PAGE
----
Much of what people know, feel, and react towards God comes from the work(s) and behavior(s) of the Church. Because we live in a consumer culture, where everything seems to be condensed to 140-character tweets and sound-bytes, we opt for consuming what makes us feel good and what buys power; power in the church, power in politics, power around the globe. Its much more difficult to be, to honestly struggle, and to operate communally, rather than individuals responding to talking points. Thus, we outsource God (to loud leaders, politicians that are supposed to be representative of "the christian right" or "the christian left"), and what the world perceives God as becomes blurred and sometimes even unrecognizable...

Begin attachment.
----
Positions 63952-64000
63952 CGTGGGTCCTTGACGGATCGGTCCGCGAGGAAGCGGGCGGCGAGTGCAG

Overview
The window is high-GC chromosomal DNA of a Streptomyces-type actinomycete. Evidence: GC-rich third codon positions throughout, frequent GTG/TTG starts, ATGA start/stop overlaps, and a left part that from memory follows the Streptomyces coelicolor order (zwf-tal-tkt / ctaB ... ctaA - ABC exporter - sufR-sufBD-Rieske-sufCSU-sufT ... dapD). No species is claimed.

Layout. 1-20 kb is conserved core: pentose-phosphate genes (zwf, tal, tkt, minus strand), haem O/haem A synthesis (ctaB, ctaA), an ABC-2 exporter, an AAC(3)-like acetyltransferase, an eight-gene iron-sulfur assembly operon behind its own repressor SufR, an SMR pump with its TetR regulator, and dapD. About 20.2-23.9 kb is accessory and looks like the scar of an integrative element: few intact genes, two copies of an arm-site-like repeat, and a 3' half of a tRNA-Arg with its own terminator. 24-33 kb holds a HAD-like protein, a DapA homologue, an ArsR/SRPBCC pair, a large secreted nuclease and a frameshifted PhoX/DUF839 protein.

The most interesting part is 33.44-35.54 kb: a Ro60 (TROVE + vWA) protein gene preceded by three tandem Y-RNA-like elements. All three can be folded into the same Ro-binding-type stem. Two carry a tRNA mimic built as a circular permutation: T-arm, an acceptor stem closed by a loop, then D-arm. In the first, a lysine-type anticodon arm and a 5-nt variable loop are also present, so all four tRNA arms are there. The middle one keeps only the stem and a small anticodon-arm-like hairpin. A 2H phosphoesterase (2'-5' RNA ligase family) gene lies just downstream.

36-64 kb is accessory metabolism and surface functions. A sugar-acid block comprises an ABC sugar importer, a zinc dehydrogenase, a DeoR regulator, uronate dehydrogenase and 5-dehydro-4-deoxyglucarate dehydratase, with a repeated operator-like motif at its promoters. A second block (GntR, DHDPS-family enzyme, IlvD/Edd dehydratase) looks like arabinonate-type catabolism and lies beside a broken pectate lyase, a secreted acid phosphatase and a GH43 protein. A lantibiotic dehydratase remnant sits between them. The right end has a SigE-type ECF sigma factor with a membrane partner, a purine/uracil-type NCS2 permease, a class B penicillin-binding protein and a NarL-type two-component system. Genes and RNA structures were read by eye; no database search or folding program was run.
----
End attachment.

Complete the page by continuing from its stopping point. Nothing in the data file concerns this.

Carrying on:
(c) 2012 Ross Christopher Donaldson - Outsourcing God.
...We make no distinction between faith and consumerism. And if we’re not careful, we wind up treating our leadership positions as if they were telemarketing firms or IT consultants.
But this doesn’t happen over night. It’s a culmination of culture, movement, laziness, vision, and pace, all working in tandem over time to affect every single aspect of how people see and follow God. Because God is inextricably linked to the way the Church behaves, it ineffectually becomes the same.
This is a conundrum of the Church.